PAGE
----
It is unthinkable for traditional Buddhists, and indeed for most followers of the Abrahamic Big Three, to deny the existence of souls. But it is equally unthinkable, I assert, for any scientist to accept the existence of something that is immaterial, eternal, immeasurable, and also complexly and indelibly associated with each of us, distinct from one another. When I die, my carbon, hydrogen, oxygen, nitrogen, phosphorus, and so forth will be recycled into other creatures, other components of this planet and the universe (and ditto for you) … But I cannot accept the fairy tale that I, like some sparkly Tinkerbell, will in any meaningful holistic sense be reborn, reincarnated, inserted, or in any way incorporated into a new, temporary body, and not only that, but that the outcome—the precise kind of body “I” will next inhabit—is a direct (karmic) consequence of how well or poorly I have lived my life.

“Souls cross ages like clouds cross skies,” we are told by a futuristic, grammar-challenged shaman in Mitchell’s bold, time-bending-book, “an’ tho’ a cloud’s shape nor hue nor size don’t stay the same, it’s still a cloud an’ so is a soul.” I don’t believe this for a moment, and I bet that deep in your heart (notice, I didn’t write “your soul”!), I bet you don’t either. Nor should you. We all know that many “things” that are immaterial nonetheless exist: love, beauty, hate, suffering, fear, hope, etc. But the existence of a soul—mine, yours, that of the Buddha or Charles Darwin—is an extraordinary and altogether different assertion. As Carl Sagan emphasized, extraordinary claims require extraordinary evidence, and such evidence is wholly lacking.

“The” Buddhist attitude toward reincarnation is diverse and—I must add, at the risk of seeming unkind—muddled. Buddhism typically maintains an account of the soul’s rebirth that differs from the prevailing Hindu view, which posits a pervasive, worldwide, irreversible, and permanent atman. By contrast, the Buddhist perspective involves anatman, the explicit absence of any concrete “self.” Add to this the fact that according to Buddhist thinking, anitya (impermanence) is also universal, and the notion of a distinct and unchanging self that is transmitted from a dead or dying body into a new one is simply not tenable. Instead, the Buddha described a process analogous to a sequence in which successive candles are lit by the flame of a preceding one; as a result, the flames are causally linked, forming a continuing stream, but they are not identical.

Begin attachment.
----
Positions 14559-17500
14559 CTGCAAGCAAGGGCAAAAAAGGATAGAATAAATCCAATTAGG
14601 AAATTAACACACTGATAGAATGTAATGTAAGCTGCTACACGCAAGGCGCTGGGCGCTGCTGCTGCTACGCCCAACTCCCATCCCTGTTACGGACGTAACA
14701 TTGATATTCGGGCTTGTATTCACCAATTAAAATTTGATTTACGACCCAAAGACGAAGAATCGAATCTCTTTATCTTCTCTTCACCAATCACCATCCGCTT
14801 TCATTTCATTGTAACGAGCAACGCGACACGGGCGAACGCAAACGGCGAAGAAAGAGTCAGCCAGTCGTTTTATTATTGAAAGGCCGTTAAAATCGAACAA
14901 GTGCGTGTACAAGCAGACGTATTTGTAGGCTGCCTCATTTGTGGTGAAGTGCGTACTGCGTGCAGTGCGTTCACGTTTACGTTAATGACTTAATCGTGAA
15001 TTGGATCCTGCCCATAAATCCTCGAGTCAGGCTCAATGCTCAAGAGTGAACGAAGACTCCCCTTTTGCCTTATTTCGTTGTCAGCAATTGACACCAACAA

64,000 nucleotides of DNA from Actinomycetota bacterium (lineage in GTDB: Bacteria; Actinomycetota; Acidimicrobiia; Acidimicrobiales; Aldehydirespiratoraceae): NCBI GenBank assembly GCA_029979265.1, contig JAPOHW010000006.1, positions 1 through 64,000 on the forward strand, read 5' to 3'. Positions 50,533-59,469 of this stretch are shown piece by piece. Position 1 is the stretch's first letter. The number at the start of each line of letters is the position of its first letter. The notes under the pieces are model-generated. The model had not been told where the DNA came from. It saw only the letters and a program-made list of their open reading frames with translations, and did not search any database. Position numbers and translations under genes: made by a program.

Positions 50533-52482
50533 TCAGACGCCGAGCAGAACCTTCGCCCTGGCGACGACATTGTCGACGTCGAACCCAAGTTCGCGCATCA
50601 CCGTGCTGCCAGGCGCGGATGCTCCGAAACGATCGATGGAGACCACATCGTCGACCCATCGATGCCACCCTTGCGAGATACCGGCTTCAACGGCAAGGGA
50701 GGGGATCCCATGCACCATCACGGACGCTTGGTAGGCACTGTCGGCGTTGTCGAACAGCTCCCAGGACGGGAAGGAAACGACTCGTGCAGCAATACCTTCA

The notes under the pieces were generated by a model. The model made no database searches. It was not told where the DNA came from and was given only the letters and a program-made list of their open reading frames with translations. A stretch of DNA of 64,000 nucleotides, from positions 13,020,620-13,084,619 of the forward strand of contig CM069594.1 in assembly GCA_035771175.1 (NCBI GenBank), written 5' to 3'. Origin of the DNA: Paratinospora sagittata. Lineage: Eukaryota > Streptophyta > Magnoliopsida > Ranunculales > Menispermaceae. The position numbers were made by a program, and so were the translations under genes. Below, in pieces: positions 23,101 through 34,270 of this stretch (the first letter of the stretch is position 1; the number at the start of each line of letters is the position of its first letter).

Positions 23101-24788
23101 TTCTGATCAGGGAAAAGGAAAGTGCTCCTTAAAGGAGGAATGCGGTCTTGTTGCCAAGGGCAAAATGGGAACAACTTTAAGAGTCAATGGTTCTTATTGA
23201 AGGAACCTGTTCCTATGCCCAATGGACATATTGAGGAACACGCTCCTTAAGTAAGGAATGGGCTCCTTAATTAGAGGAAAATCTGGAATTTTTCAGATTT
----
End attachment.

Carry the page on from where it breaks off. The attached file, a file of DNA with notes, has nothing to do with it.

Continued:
Nonetheless, many Buddhists claim, for example, that especially enlightened practitioners can remember their “past lives,” and they quote various Buddhist texts (sutras) to buttress their position. But as far as I’m concerned, sutra-slinging warrants no more intellectual or scientific respect than does bible-beating.

On the other hand, I am rather partial to the notion that we “birth our future” by what we do, just as from a strictly evolutionary perspective, our present—the genetic makeup that (albeit temporarily) helps give rise to our “selves”—was birthed by what our ancestors did or didn’t do. Call it a kind of reincarnation if you must. I prefer to celebrate it as natural selection.

No one swims outside the gene pool. What each of us identifies as “our self” is only a temporary collection of genes drawn from a much vaster, shared genome, destined to dissolve back into that gargantuan, universal melting pot, and whose physical substance is shared with all matter, nonliving as well as living. Think of an eddy in a stream, not really existing independently, all by itself, but rather a temporary arrangement of “passing-through stuff,” given a name for the time being, and sometimes called “bison” or “oak tree”—or “person.” This is not news to the modern biologist, nor to the practicing Buddhist, two seemingly distinct perspectives that originate very differently yet coalesce remarkably in outlook and insight.

Just don’t confuse myth-making and poetry, à la Cloud Atlas, with scientific fact.

David Barash is a professor of psychology at the University of Washington. His most recent book is Homo Mysterious: Evolutionary Puzzles of Human Nature (Oxford University Press, 2012).